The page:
ON Tuesday March 26, 2019 Library Trustees meeting from 5:30-7:30PM
ON Wednesday March 27, 2019 there is a Library (new) Building Committee meeting from 4pm – 6pm.The monthly meetings sometimes follow the traditional schedule of meeting on the last Wednesday of each month at 4:00 pm, and sometimes they have been/will be combined with Trustee meetings, etc. Do confirm ahead: 01/30/2019, 02/27/2019 02/26/2019, 03/27/2019, 04/24/2019 LOCATION: confirm SFL location if Friend Room or one of two rooms upstairs/downstairs in Saunders. There may be other informal ad hoc meetings.
Note schedule change – architect presentation with new building committee and library trustees is Tuesday February 26.
ON Monday February 25, 2019 Saunders House Stewardship Committee, 10:30AM-noon
ON Tuesday February 26, 2019 there is a Library (new) Building Committee meeting 5:30 PM sharp – 7:30 PM. Please note schedule change, again. The monthly meetings announced were said to follow the traditional schedule of meeting on the last Wednesday of each month at 4:00 pm, but that has not happened as meetings have been combined with Trustee meetings, etc. Do confirm ahead: 01/30/2019, 02/27/2019 02/26/2019, 03/27/2019, 04/24/2019 LOCATION: confirm SFL location if Friend Room or one of two rooms upstairs/downstairs in Saunders. There may be other informal ad hoc meetings.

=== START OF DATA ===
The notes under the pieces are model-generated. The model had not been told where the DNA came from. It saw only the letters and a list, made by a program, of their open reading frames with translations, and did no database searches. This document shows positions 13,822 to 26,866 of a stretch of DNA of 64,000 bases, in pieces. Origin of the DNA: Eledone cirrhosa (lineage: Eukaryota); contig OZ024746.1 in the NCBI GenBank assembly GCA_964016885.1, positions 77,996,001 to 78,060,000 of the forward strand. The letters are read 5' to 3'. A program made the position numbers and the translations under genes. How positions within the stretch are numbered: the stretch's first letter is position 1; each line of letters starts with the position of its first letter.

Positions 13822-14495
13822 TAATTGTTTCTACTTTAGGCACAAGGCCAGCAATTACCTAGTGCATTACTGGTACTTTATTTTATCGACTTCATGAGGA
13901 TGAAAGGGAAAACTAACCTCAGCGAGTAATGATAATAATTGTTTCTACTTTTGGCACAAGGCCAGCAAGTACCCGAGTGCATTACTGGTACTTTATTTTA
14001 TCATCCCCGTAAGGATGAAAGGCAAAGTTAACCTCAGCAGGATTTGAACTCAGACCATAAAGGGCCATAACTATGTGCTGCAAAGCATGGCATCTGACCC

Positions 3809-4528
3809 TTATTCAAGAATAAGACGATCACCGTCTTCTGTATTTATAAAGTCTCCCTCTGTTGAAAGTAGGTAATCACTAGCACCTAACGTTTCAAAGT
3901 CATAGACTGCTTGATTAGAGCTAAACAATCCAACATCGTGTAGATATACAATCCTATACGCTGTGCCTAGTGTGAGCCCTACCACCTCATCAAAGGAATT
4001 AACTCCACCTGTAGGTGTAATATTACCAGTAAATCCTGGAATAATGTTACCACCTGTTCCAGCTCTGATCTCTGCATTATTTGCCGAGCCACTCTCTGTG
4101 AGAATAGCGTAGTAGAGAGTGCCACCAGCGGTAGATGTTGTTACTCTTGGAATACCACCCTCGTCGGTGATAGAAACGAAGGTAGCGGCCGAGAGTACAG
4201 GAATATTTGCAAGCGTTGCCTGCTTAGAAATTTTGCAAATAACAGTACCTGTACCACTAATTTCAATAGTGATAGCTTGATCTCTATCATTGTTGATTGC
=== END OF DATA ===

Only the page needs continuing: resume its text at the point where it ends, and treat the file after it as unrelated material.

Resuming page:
ON Wednesday February 27, 2019 the fundraising committee for the new building may be meeting but I’m fairly certain it’s not at 4-5am– just a little typo on the events calendar. Maybe it’s 4-5pm
Besides the architectural firm, library staff, and library Trustees (including those serving on the New Building committee and the Saunders House committee) there were just a handful of people present for the January 30, 2019 Sawyer Free Public Library new building presentation. There will be monthly Building Committee (“BC”) progress meetings as follows: 2/27, 3/27, and 4/24.
The architect stated that the current building was horrible and doing nothing for us, that the new building would improve the look, mediate between old and new, and most importantly provide a strong presence on Dale Avenue. Indeed, The driving goal stated by the Trustees and building committee is to make a statement building that claims a greater presence on Dale Avenue.